The potential of the National Broadband Network is only limited by the imagination and it is possible that many of its uses haven't even been thought of yet.
"Think of FaceBook and Twitter, they didn't exist ten years ago," Alun Davies, the head of the Armidale NBN working group said.
Armidale was one of the first towns to get the NBN and so far 4000 homes are connected to the fibre-optic network that delivers ultra fast internet connections.
The first phase of the large-scale rollout of the NBN will include Grafton, Junction Hill, South Grafton and Waterview Heights. Work in central Grafton is set to begin by September next year and will ultimately reach 9200 homes and businesses.
The arrival of the NBN means computers users will have to start thinking "two-way, visually and globally," Mr Davies said.
The speed and the volume of information that can travel through the NBN will change the way people learn, work and receive medical treatment he said.
School classes will no longer by limited by place. Children will be able to study subjects in virtual classrooms where they can see and here the other students and teacher, while being in different locations he said.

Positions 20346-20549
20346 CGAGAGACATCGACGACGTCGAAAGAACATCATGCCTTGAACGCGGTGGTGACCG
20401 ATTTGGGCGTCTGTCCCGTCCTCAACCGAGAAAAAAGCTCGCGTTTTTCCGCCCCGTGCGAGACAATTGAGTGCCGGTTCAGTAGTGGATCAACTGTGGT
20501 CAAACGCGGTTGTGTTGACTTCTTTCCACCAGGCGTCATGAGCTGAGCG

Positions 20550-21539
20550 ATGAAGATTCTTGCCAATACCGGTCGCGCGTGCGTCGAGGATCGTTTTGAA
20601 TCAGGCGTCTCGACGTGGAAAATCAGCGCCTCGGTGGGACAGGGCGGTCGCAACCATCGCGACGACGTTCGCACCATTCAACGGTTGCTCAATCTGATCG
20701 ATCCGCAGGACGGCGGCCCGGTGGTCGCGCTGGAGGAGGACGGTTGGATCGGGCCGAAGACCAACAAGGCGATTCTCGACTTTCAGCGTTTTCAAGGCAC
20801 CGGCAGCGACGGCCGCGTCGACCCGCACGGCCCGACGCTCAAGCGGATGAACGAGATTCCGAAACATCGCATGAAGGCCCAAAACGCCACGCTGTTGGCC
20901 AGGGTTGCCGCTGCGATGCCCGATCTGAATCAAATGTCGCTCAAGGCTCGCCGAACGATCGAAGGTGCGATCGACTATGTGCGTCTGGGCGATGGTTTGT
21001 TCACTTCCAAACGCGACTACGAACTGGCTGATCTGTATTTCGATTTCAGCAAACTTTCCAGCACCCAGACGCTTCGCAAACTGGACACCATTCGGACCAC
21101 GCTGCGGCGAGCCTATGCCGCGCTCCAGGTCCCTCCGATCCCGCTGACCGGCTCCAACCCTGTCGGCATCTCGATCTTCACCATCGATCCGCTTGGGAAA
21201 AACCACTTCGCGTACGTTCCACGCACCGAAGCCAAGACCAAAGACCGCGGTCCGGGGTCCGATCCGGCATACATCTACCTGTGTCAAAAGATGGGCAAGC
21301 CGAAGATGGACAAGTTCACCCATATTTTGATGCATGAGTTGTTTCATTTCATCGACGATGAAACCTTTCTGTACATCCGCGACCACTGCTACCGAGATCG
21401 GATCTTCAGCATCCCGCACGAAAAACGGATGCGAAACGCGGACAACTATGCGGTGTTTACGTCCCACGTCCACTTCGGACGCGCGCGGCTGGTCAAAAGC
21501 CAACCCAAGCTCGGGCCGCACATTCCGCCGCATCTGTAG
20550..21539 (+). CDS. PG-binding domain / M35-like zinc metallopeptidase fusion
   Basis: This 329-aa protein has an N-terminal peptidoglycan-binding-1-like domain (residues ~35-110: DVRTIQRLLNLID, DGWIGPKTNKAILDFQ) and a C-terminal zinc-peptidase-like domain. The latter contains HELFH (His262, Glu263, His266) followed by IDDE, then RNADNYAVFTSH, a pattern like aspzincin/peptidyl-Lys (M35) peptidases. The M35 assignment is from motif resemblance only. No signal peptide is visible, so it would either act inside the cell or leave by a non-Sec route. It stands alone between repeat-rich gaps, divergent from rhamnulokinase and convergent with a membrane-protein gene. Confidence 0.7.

For the aged it can mean staying in their homes for longer as health services are delivered via the internet. Doctors can monitor people and help them with taking medicine, and it will also be possible to have a consultation with a specialist from home he said.
"Technology can monitor movement to notify relatives if someone has a fall," he said.
NBN internet will deliver speeds of up to 100 megabytes per second compared to ADSL 2+ internet that can achieve top speeds of up to 21 megabytes per second. It is not uncommon for rural residents to get 512 kilobytes per second.
With the NBN 6Gb of data, say two movies, can be downloaded in a matter of minutes instead of hours.
NBN internet plans with medium download allowances cost around $80 per month.